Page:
To highlight the extent of career opportunities available in Southland our Southland Youth Futures Programme has been busy coordinating workplace visits for students across Southland.
Ever wondered what really happens on a dairy farm, in a modern warehouse or behind the gates at Fonterra, South Port or the Tiwai aluminium smelter? Last month almost 120 young people and 20 adults took the opportunity to find out by attending one of five workplace tours organised by Southland Youth Futures.
The tours have been designed to give young people valuable, real-world experiences and the opportunity to talk to staff and hear first-hand about the many career opportunities available across Southland
The five tours explored focused on dairying, dairy processing, trades, commercial transport, infrastructure, warehousing and logistics, science and technology, plus also showcasing the administration, sales and marketing, HR and workplace health and safety roles required to keep a business running.
The tours that took place were:
A visit to the man-made Island Harbour port at Bluff where South Port and SSA NZ Ltd gave students the opportunity to board a tug and find out about marine piloting and engineering careers, gain an overview of port operations, and find out what stevedoring involves.
Trucks, Tractors and Transport
Visiting Agricentre South, Commercial Vehicle Centre and Freight Haulage, students were able to check out trades, parts, administration and management opportunities in auto trades, commercial transport and warehousing and logistics.
From the Cow to The World
The opportunity for students to follow the milk trail from the dairy farm to what happens to milk when it is processed at the Fonterra Edendale plant. Such was the popularity of this tour that it was repeated a second day.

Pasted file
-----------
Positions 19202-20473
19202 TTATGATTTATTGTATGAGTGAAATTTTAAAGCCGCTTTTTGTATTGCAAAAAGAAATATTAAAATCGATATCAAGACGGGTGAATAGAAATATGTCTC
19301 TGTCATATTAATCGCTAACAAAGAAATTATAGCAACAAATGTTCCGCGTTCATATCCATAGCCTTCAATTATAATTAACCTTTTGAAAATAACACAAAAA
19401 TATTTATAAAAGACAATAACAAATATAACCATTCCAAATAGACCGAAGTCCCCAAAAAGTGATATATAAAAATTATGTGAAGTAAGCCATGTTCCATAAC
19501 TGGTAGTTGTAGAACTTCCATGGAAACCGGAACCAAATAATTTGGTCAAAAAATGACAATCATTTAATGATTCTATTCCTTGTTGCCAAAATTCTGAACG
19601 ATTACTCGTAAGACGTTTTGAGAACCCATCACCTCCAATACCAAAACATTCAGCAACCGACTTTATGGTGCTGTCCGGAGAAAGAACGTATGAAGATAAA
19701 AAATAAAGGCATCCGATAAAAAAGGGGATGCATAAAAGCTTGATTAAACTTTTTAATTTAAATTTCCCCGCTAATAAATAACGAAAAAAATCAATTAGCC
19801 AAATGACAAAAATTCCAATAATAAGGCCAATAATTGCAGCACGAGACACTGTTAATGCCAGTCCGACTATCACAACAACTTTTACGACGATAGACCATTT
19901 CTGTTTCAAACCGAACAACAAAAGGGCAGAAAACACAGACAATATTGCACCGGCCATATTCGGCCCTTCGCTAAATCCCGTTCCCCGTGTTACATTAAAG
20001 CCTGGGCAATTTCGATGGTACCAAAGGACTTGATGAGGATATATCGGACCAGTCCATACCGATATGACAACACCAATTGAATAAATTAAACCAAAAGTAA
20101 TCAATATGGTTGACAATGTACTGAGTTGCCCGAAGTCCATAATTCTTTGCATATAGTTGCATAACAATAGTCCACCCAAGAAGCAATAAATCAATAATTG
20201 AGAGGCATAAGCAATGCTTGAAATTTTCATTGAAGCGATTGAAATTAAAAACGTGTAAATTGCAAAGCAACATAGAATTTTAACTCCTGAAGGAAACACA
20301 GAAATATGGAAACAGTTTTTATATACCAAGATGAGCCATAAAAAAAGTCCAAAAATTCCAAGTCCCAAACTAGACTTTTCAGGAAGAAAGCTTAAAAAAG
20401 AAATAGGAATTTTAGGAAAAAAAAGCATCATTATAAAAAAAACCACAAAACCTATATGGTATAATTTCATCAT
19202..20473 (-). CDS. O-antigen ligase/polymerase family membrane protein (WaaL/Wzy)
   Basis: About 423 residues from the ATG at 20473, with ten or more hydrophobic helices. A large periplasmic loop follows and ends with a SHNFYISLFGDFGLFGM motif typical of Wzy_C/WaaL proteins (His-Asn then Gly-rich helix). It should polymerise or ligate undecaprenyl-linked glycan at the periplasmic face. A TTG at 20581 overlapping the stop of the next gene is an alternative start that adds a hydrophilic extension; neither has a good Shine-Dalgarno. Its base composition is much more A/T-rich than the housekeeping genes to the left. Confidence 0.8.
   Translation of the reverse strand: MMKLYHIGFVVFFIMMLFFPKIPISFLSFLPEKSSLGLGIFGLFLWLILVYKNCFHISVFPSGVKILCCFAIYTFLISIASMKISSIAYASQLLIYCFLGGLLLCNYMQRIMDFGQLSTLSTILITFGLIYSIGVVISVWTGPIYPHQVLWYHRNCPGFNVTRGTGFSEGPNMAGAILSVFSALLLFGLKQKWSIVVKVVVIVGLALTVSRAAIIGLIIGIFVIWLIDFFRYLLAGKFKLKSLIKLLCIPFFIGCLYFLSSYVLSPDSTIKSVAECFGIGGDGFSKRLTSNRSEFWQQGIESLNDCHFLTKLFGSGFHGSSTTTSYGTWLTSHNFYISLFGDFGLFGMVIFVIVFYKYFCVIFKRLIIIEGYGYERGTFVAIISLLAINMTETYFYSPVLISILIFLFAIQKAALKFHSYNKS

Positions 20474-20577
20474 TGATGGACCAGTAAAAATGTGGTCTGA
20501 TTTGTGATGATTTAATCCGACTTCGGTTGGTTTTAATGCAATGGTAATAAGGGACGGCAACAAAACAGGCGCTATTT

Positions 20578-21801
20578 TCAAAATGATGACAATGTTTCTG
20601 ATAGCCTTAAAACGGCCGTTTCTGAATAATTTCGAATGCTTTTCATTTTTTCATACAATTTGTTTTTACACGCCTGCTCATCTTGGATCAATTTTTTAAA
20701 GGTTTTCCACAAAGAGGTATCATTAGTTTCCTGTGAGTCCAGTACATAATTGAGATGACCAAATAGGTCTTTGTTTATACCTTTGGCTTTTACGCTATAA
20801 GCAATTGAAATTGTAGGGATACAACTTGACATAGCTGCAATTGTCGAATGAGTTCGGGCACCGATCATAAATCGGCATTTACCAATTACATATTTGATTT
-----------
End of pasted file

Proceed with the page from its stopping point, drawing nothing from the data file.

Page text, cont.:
New Zealand Aluminium Smelter
A tour of Tiwai Point aluminium smelter site before students were able to select one of two career pathway options in more depth – process/engineering and trades, or science, technology and IT. Students who selected the science, technology and IT option experienced a new virtual reality training tool being developed to teach staff how to safely climb the 137m-tall Tiwai plant chimney.
Build Big or Go Home
With the support of Wilson Contractors, the Invercargill City Council 3 waters department and The Roading Company, this tour involved a visit to an Invercargill stormwater pipe replacement project in Windsor as well as the Beatrice St stormwater pumping station on the banks of the Waihopai River and the new stormwater collection pond being built next door.
This year, around 200 young people and their teachers expected to participate in workplace tours. More than 1650 will hear about career opportunities through employer talks in schools, and about 300 are gaining vital employability skills through the Southland Work Ready Passport.
It’s all part of a strategy to connect our young people with training and career pathways and show them there are excellent employment opportunities on their doorstep!